Crazy, Stupid, Love. was directed by Glenn Ficarra and John Requa, best known for having written Bad Santa. They wrote and directed I Love You, Phillip Morris and it seemed of their sensibilities, but with this film they seem to be making a bid to work in the studio system by directing Dan Fogelman‘s script – who’s best known for kids films. The film stars Steve Carell as a man going through a divorce and gets dating advice from Ryan Gosling on how to close a deal. But Carell is still in love with his wife, Julianne Moore, and Gosling connects with Emma Stone, which throws a monkey wrench into their bar scene days. Our review of Crazy, Stupid, Love. on Blu-ray follows after the jump.
The film begins with Cal Weaver (Carell) and his wife Emily (Moore) having dinner and breaking up. She had an affair with David Lindhagen (Kevin Bacon), which sends Cal into depression as his babysitter Jessica (Analeigh Tipton) sheepishly admits she’s crushing on him. Alas, this upsets Cal’s son Robbie (Jonah Bobo) as he’s crushing on Jessica. Jacob Palmer (Gosling) is a bar patron who is a devil with the ladies, even though Hannah (Emma Stone) seems to not only catches his eye but seems to be different.
Cal goes to Jacob’s bar and Jacob sees that Cal needs help and so he teaches him in the ways of bar mating, and gives him numerous fashion tips. It takes Cal a while, but after a night with Hannah (Marisa Tomei) – who is turned on by his honesty – he figures out the bar scene. But then Jacob meets Hannah again, and Cal’s still in love with his wife, which his son points out.
Crazy, Stupid, Love. is a creaky ship, I think partly because it seems so studio formula, but the players are engaging enough to make it worthwhile. I guess the problems are that it keeps going in simpler directions. Cal may still love his wife, but the idea of them reconciling is more Hollywood convention than a reality. It’s the sort of decision that we’ve seen in the era of 1980’s divorce comedies, where the couple who start the film getting divorced are hitched together again by the conclusion. Most divorces don’t end that way so it feels strained, even if it works in movie terms. I wish the film would let Cal move on with his life, but then there are some great touches – like when he breaks back into his house to tend the garden.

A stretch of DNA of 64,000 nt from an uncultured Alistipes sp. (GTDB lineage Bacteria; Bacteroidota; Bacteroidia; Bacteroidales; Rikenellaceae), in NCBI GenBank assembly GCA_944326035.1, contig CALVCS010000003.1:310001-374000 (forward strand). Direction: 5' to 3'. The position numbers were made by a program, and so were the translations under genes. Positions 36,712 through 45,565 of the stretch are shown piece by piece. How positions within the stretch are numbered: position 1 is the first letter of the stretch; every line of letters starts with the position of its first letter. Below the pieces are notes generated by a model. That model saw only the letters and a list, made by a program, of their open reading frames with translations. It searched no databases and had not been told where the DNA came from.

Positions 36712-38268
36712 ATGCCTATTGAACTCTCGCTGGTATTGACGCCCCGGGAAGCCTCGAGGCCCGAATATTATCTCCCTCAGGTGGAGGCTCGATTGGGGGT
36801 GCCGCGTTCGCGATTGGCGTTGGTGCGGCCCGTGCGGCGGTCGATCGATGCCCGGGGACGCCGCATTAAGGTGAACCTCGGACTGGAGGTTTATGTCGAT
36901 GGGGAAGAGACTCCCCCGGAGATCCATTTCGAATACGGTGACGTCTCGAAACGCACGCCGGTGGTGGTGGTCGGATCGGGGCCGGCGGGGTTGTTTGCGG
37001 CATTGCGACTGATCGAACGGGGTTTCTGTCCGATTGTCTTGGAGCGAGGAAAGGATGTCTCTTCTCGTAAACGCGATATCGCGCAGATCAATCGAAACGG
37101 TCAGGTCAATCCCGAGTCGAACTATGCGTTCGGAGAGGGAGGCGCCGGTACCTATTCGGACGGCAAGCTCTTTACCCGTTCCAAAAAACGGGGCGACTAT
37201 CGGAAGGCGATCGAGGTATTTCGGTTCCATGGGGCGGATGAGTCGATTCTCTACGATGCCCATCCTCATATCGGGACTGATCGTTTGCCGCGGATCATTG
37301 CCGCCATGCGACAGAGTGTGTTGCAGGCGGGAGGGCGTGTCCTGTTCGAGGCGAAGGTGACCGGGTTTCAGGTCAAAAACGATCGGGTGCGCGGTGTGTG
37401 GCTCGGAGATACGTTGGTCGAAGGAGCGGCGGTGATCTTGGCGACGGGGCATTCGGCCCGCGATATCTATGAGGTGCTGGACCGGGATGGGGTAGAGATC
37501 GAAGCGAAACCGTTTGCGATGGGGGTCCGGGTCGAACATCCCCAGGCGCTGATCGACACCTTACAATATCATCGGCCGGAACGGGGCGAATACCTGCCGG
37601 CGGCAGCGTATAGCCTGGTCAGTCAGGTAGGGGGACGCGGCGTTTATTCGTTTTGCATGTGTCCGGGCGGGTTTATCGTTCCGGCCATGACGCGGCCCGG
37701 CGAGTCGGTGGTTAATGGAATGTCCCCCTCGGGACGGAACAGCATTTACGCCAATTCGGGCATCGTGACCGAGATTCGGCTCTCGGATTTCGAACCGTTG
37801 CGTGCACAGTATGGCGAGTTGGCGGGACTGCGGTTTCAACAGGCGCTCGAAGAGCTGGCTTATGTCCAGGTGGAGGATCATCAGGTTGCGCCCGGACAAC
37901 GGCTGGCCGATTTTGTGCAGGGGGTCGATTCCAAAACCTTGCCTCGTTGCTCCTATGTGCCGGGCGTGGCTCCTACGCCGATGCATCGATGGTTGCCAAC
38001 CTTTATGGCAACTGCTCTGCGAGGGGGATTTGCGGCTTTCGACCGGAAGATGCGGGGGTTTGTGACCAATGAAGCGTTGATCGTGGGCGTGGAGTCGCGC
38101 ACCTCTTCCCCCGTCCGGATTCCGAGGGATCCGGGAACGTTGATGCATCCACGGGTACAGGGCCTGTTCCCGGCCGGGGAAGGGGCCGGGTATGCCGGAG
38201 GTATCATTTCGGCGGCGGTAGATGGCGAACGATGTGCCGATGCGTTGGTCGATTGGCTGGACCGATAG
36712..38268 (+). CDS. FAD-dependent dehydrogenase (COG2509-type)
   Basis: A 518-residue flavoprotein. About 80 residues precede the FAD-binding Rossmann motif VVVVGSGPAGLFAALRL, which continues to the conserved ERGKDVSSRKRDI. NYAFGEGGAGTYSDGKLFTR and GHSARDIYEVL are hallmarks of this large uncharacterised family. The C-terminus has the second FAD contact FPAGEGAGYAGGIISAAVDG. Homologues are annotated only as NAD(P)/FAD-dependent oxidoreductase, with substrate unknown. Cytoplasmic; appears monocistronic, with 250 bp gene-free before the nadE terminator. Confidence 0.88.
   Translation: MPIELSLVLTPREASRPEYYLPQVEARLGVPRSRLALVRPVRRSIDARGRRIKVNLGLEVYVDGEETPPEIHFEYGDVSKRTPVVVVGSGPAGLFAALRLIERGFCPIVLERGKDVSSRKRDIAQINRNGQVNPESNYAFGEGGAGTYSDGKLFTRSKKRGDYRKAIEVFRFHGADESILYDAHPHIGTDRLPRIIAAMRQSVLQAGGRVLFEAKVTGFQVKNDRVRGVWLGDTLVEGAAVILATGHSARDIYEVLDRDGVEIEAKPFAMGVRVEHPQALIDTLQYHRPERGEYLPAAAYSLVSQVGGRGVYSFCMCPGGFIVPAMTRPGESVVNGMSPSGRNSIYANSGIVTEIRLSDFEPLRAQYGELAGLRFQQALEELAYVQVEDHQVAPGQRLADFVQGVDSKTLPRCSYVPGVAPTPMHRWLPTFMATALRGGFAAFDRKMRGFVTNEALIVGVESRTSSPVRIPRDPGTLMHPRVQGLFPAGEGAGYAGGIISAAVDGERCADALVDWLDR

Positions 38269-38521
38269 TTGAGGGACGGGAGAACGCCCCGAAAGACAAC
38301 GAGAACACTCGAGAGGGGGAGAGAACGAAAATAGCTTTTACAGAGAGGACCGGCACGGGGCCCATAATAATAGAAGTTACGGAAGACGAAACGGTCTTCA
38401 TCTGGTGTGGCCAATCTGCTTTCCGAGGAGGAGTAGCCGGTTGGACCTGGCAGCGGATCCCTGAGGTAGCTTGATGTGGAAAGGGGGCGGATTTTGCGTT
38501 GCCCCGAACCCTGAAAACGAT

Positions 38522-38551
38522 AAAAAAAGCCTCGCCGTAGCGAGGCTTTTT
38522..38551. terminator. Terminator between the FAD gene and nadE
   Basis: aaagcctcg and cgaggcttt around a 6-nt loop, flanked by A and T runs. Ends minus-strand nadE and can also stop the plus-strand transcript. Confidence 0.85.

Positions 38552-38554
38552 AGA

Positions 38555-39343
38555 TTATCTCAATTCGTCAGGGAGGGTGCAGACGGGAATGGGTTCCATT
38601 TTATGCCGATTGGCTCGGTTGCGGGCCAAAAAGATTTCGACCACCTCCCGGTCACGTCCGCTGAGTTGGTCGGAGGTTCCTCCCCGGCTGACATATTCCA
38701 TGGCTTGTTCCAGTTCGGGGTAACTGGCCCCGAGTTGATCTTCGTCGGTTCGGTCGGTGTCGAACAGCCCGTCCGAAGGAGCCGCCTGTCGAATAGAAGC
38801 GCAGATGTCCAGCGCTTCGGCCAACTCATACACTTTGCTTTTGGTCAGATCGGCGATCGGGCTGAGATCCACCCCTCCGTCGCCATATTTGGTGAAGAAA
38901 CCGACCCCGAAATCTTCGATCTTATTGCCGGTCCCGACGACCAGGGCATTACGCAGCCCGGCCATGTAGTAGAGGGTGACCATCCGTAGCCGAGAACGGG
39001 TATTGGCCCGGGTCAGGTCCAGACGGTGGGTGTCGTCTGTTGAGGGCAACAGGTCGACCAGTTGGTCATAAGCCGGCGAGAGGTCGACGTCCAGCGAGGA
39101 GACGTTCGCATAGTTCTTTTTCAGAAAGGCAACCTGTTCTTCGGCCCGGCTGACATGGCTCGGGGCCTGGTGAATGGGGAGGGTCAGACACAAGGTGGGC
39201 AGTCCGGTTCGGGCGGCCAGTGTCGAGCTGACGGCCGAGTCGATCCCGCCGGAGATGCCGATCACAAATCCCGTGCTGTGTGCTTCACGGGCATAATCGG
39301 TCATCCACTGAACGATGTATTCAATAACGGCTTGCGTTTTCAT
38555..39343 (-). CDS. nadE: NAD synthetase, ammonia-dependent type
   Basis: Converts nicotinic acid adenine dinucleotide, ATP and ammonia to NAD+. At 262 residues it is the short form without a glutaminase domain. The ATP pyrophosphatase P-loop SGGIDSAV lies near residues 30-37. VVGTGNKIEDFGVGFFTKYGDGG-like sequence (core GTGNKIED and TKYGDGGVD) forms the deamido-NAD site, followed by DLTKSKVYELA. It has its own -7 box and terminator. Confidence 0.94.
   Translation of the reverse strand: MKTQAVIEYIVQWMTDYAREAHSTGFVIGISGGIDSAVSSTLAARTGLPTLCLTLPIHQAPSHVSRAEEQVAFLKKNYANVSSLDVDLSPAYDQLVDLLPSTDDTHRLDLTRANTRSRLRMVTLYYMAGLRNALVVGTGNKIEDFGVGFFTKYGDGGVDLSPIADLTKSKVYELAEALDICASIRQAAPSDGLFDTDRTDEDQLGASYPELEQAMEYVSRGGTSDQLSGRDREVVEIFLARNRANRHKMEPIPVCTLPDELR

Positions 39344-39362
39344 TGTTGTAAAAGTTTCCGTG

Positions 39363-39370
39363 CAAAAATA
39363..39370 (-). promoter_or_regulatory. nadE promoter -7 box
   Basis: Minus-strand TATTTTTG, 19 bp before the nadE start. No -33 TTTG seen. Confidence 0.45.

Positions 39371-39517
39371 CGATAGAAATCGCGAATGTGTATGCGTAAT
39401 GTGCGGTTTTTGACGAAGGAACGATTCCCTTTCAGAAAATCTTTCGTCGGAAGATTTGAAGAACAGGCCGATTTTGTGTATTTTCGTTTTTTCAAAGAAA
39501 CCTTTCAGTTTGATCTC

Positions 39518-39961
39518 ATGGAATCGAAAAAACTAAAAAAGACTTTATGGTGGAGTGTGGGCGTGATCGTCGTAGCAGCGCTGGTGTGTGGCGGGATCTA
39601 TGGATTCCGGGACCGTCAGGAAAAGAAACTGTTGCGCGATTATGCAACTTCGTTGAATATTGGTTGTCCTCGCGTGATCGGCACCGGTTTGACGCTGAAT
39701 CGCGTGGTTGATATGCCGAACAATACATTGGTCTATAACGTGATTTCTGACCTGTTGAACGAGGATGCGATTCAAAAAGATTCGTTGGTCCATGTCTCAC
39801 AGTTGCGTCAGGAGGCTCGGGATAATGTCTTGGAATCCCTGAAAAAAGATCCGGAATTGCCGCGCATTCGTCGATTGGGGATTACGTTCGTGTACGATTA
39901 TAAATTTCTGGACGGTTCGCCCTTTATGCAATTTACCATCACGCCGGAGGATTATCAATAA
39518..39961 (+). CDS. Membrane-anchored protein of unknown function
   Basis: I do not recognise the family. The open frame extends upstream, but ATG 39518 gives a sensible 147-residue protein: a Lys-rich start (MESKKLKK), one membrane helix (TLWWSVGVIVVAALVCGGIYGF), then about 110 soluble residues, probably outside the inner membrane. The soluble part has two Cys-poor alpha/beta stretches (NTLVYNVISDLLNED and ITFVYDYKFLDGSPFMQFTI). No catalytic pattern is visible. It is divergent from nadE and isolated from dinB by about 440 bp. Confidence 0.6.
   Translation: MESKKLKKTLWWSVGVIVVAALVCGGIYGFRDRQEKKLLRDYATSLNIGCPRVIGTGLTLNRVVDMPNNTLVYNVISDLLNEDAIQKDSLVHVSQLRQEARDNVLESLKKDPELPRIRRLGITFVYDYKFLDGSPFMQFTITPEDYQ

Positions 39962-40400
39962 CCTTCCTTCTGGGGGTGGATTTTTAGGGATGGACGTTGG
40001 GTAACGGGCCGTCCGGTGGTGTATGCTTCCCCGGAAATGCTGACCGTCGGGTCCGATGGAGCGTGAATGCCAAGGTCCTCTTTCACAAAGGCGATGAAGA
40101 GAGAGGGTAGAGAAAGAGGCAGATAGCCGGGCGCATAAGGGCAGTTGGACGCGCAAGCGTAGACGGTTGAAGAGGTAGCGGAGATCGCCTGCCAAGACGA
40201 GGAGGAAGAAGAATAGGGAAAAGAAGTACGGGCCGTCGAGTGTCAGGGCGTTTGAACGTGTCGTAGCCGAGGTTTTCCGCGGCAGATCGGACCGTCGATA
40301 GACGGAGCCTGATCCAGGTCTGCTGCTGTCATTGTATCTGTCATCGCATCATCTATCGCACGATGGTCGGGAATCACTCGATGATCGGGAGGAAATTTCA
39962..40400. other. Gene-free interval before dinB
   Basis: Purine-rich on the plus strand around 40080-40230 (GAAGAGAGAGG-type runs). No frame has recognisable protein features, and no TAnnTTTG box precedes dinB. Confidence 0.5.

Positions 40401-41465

The biggest fault with the film is that it’s so obviously told from the male’s perspective that the only characters who get to live on screen are Carell’s and Gosling’s. Both give star-caliber performances in the film, but – sadly – Stone and Moore are treated as props. There’s a big third act reveal that I didn’t see coming, and though it’s definitely set up, it turns one of the characters into a plot point. Here this turn really insulted me, because I liked the character before her purpose as a plot machination was revealed. A lot of rom-coms these days are geared as much – if not more – toward men than woman, and that the only people to identify with are the men works against the movie. On top of that everything with the babysitter/teenage boy subplot feels like filler, which would have been redeemed if the directors channeled some of their worst impulses and ended the film with a triumphant walk to the bathroom.
At the end of the day, Crazy, Stupid, Love. functions like many of the better romantic comedies in that it’s a showcase for its stars. But where most rom-coms highlight a couple, in this case that couple is Gosling and Carell. Perhaps in that way it is a continuation of Ficarra and Requa’s work on Phillip Morris, but this is one of those films that when the dialogue is sharp and juicy it occasionally achieve something greater than anything Katherine Heigl’s done. But the framework…
The Blu-ray is presented in widescreen (2.35:1) and in DTS-HD master audio. Recent films on Blu-ray look picture perfect and this is no exception. The set also comes with a DVD and digital copy. Extras include “Steve and Ryan Walk into a Bar” (7 min.) where the two riff on the making of the film and their characters. It’s followed by “The Player Meets His Match” (6 min.) which lets Emma Stone and Ryan Gosling talk about their relationship. The disc closes out with deleted scenes (12 min.), including an alternate ending. All the cuts are smart, but there’s funny back and forth between Carell and Gosling.